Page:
The SEZ Act thus effectively creates a legal and institutional structure for accumulation by dispossession, allowing it to be generalised beyond individual projects and corporates and made into a regime of accumulation accessible to big capital in general. Instead of attempting a neoliberal transformation of the state machinery as a whole, the Act creates a “shortcut” of extremely pro-capital institutions within defined small territories. This is effectively the institutionalisation of accumulation by dispossession as a strategy.
The SEZ Act was the most explicit manifestation of this political approach, but by the second half of the UPA government – from around 2006, for instance – it was clear that this had won the day against new efforts to devise a hegemonic ideology. Symbolised by the de facto dissolution of the NAC, and then later by a brazen embrace of US foreign policy, the dominant fraction of the ruling bloc appeared to have taken a final decision that the use of force and systematic “bypassing” of political institutions was more effective and more worthwhile than attempts at trying to win consent for its actions. This in turn was reflected in the collapse of practically all progressive statements and actions by the UPA. Even as they found the hegemonic fusion of neoliberalism and Hindutva in Gujarat under Narendra Modi to be ideal (symbolised by the sickening endorsement of Modi as the future Prime Minister), the Ambanis, the Mittals, the Tatas and their ilk had clearly decided that, if they cannot have that, immediate gains from robber baron expropriation are preferable to building consent.
Shadows of a Crisis
Yet this ‘choice’ is once again only a reflection of the growing fragility of the hegemonic project of this ruling bloc. For this is a self-interested, short term choice of the dominant fraction, a choice from which even smaller capitals – who cannot so easily utilise structures for accumulation by dispossession, and therefore face unfair competition – will not benefit. As a result, it will both exacerbate tensions within the ruling bloc as well as accelerate the trend towards an overall hegemonic crisis, with its attendant implications for the stability of domination by this fraction. A glaring instance is the SEZ Act’s incredible tax exemptions, which constitute a resource transfer so huge that even ideological neoliberals in the Finance Ministry have found it difficult to stomach.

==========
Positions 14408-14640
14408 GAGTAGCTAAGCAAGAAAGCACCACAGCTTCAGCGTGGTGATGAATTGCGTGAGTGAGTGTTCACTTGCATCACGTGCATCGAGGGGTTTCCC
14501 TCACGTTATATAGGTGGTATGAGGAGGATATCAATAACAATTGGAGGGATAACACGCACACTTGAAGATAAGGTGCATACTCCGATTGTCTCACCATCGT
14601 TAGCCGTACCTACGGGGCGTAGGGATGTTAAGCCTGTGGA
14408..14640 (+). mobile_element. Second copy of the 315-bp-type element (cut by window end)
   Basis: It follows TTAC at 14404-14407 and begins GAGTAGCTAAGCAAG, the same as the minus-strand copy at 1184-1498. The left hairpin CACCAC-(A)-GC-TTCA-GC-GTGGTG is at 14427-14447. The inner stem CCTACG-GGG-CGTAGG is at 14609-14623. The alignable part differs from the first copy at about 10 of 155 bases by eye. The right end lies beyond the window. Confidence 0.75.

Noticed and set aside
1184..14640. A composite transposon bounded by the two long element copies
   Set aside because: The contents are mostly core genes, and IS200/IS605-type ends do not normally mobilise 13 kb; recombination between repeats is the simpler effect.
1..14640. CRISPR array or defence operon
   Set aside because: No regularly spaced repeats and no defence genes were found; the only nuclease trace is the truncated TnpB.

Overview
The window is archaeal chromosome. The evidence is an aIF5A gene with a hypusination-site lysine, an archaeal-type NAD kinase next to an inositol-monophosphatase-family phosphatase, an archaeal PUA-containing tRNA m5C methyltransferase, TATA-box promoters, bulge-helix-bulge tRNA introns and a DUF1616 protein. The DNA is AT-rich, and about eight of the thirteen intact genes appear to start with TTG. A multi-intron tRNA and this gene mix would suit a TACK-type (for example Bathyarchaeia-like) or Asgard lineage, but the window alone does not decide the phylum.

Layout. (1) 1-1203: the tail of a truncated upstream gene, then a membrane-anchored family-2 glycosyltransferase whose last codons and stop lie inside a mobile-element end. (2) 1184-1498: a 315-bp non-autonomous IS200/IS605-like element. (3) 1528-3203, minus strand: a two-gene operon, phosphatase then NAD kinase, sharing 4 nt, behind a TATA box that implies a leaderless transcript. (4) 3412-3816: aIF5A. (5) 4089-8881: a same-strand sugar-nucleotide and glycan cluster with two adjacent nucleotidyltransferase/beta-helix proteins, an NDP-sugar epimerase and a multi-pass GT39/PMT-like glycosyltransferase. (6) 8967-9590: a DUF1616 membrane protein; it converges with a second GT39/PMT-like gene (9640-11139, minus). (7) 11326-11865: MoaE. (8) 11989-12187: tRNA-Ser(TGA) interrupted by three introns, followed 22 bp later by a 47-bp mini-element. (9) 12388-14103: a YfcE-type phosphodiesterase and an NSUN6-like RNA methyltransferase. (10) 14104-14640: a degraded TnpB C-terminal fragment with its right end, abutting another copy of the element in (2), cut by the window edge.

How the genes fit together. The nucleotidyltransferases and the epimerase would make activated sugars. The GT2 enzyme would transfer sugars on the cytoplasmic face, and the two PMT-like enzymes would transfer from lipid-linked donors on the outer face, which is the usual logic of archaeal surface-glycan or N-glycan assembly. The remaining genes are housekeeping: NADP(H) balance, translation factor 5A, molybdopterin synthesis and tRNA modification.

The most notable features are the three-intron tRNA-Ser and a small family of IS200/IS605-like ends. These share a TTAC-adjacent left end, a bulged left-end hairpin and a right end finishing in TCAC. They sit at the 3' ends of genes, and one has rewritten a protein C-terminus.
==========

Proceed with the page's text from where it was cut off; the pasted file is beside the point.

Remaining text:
In the meantime, the global financial crisis is likely to have contradictory impacts. On the one hand it greatly weakens the dominant fraction and its strategy (as indicated by moves to get SEZs denotified). On the other, the neoliberals have sufficiently linked India’s economy to international finance that the crisis has had significant and immediate negative impacts, both directly through rapid declines in export sectors and real estate / construction and indirectly through a sharp decline in international prices, particularly of agricultural produce (Ghosh 2009). This is only likely to produce further discontent and anger, accelerating a sense of hegemonic vacuum.
The shadows of the hegemonic crisis are already reflected in various aspects of the polity. At the formal political level, whereas 2004 was marked by a clear political project (the NDA’s neoliberal-Hindutva synthesis) opposed by diffuse resistance, 2009 is marked by an open acknowledgment by all concerned – including the neoliberal media – that no political force can hope to secure a clear mandate. The fractious shifts within coalitions and resulting ‘instability’ reflect the lack of faith any political formation has in effectively deploying any hegemonic project, new or old.
At the level of popular struggle, the last four years have seen an expansion of new forms of popular action as well as more brutal types of repression. Some struggles, such as those of POSCO and Nandigram, declared de facto ‘liberated zones’, operated and controlled by direct ‘people’s power’ institutions. Indeed it is no accident that three of the largest of such protests – Nandigram, Singur and Lalgarh – have taken place in West Bengal, a state where the hegemonic crisis is perhaps most acute, given the total swing to big capital by the Left Front government and the resulting collapse of space for dissent and resistance. These new forms of protest in turn reflect a lack of faith in more institutional forms of political action and a complete collapse of the legitimacy of the state. They show strong parallels to similar situations in Latin America (such as the Oaxaca Commune), where, too, a hegemonic crisis has resulted from a neoliberal offensive.